Out of the gate, Starz’ fledgling pirate drama didn’t immediately register as having the intangible “it” factor of a truly great show. Much like Showtime’s debuting series Penny Dreadful, which also ran for only eight episodes the same year, it was a solid, slickly made piece of pulpy entertainment based on classic genre adventures, but nevertheless seemed to have been missing that certain... something. But flash forward a year later to its amazing sophomore outing and it has surprisingly and quite quickly become my favorite show on TV not called Game of Thrones.
Why? Let me count the ways...
Why? Let me count the ways...
Following in the footsteps of Starz’ own Spartacus or HBO’s Deadwood, Black Sails combines a heavily fictionalized element with a broader series of real life events and figures. Legendary plunderers like Charles Vane, “Calico” Jack Rackham, Anne Bonny, Ned Low and Benjamin Hornigold are present and accounted for amid the Flints and Silvers of this little [throat] slice of tropical paradise. But then, I’m also just fascinated by the period that encapsulates the Golden Age of Piracy, from roughly the 1650’s to the 1730’s. This show is set in 1715, in the thick of the drama arising from the Spanish War of Succession, and at the height of pirate activity in the West Indies generally and the bustling black market economy of New Providence Island aka Nassau particularly.
Not that you necessarily have to be a connoisseur of the piratical arts per se, but there’s a reason I was bristling with excitement to see this show debut when it was first announced. The swashbuckling excitement of Treasure Island was promised to be combined with the viscerally stirring adult drama that marked the blood-soaked Spartacus, a heady blend of genres and styles that I simply couldn’t resist, even if it did have Michael Bay’s name attached to it. Thankfully, those fears of a commercially whorish mess haven’t been realized, and what resulted instead is a show whose storytelling is relatively grounded in the sun-scorched milieu of historical authenticity, from its beautifully lush locales to its ugly, grime-encrusted criminality.
Piracy isn’t romanticized by the filmmakers here, which is a welcome departure to the typical Hollywood approach, I think we’d all agree. To put a finer point on the subject, allow me to paint you a picture: if a clown like Jack Sparrow had set foot on this Nassau, he’d have been stabbed in the face, robbed of every shilling, and pissed on by rotten-toothed scoundrels. If that sounds like your kinda shindig, well... Welcome Aboard, matey!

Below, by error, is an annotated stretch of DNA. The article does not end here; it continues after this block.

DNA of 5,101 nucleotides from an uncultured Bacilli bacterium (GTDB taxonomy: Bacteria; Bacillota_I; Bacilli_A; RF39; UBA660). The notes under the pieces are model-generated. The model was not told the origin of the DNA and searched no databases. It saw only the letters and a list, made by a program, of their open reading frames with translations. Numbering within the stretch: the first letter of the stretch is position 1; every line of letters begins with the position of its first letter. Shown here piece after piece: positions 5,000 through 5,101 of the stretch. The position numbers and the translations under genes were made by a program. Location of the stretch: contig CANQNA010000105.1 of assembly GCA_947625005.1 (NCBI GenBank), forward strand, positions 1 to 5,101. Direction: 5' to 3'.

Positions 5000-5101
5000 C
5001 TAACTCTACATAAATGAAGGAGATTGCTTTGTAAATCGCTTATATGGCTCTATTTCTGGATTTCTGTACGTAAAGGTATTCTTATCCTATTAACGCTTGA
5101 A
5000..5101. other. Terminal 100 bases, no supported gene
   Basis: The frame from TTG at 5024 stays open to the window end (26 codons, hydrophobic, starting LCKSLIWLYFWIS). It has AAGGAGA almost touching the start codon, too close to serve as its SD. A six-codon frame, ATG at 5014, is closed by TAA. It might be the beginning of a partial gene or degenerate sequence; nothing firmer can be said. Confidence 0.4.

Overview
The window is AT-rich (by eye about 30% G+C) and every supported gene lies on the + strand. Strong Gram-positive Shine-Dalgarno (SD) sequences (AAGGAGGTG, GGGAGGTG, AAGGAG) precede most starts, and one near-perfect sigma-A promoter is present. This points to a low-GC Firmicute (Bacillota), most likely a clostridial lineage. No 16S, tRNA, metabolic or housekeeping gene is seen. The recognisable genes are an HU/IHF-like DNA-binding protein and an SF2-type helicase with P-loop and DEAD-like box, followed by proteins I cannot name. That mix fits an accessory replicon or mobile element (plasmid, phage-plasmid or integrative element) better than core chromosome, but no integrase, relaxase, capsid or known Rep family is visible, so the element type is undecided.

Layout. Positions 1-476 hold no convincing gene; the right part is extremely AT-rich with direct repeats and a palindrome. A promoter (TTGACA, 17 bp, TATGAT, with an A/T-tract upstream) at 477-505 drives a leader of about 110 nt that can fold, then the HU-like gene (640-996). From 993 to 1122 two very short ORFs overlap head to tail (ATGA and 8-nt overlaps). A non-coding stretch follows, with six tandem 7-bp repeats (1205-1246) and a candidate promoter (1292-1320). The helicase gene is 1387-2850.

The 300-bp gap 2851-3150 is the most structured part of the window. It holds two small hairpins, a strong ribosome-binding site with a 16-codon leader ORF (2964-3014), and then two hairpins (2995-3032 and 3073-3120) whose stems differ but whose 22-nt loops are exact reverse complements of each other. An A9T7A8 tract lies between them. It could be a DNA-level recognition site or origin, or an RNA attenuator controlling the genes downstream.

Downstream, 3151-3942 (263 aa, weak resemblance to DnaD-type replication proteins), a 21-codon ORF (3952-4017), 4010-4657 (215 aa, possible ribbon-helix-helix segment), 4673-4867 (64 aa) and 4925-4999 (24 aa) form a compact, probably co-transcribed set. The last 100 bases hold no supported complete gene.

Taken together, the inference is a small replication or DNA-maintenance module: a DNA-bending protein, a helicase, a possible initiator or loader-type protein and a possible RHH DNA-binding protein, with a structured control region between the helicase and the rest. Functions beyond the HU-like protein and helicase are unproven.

Pardon the pun, but Stephens’ flinty performance as the infamous and feared Captain – indeed, the very same spectral presence that haunts every page of Robert Louis Stevenson’s young adult classic Treasure Island – is a marvelous showcase of intensity and, particularly in the show’s meatier second season, previously unsuspected pathos. Affecting flashbacks to the privileged life of former Navy Lieutenant James McGraw in Season 2 have given Stephens the space he needed, coming out of the abbreviated first season (and the necessary cloak of mystery surrounding Flint for the better part of it), to stretch himself as an actor who’s beyond capable of doing so. He’s a classically trained Brit well-versed in Shakespearean grandeur, so what do you expect, right?
Flint’s past exploits as the straight-laced Navy man with a sturdy moral compass, along with his complicated relationship with the mysterious Mrs. Barlow (Louise Barnes), provides us additional – and in the end, vital – insight into why Flint became as much of a hardcase as he is. With this revelatory information in the latter half of Season 2, the picture becomes clearer as to why he does what he does to achieve the fantastical goal of a self-sustaining pirate economy in Nassau, and perhaps more importantly, for whom.
Far from a cut-rate Michael Fassbender, former Bond baddie Stephens has made this already stellar show his own and then some. In fact, the flashbacks are made of some of the strongest dramatic material of anything found in the visual medium in the last several years. Of course, the TV landscape is littered with gold, so I won’t say it’s the absolute best thing you’ll find streaming or on the air when you have Game of Thrones and House of Cards as stiff competition, but god-damn if it doesn’t rate right up there.
“Long Con” Silver
For anybody who’s read the original Stevenson book and formed a grizzled, salty image of the famous peg-legged deceiver, then took a cursory look at the man cast as the twenty-years-younger John Silver (Luke Arnold, a virtual unknown), one might initially be taken aback. Who is this smirking, curly-headed little WB reject who dares try to convince us he’s got a charismatic pirate legend lurking beneath the surface? But convince me he did, this humble Aussie lad, though I can’t speak for anyone else. Silver and Flint’s begrudging admiration, respect and healthy caution for each other was given interesting enough dimension in the show’s first season, but even then it was superceded by the mission to capture the Spanish gold of the Urca de Lima (which, as a side note, can be assumed to be the titular “Treasure” in said Treasure Island, twenty years later).
So it’s in the second season that Silver steps out of Flint’s immense shadow and emerges as a sly threat to be reckoned with alongside his captain, and believably at that. Which is half the battle when you’re talking about an indomitable force of nature like Flint. The other half is in the writing (which I’ll get to more specifically in a minute), and the progression of Silver’s arc, from smarmy deckhand/con man with a minor talent for manipulation to a more rugged, ruthless tactician and opportunist has been glorious to watch unfold. It’s an evolution into the inevitable persona we all grew up with, and I firmly believe that this guy who started in one place as a character could eventually become the ultimate survivor of the high seas, a testament to Arnold’s talent.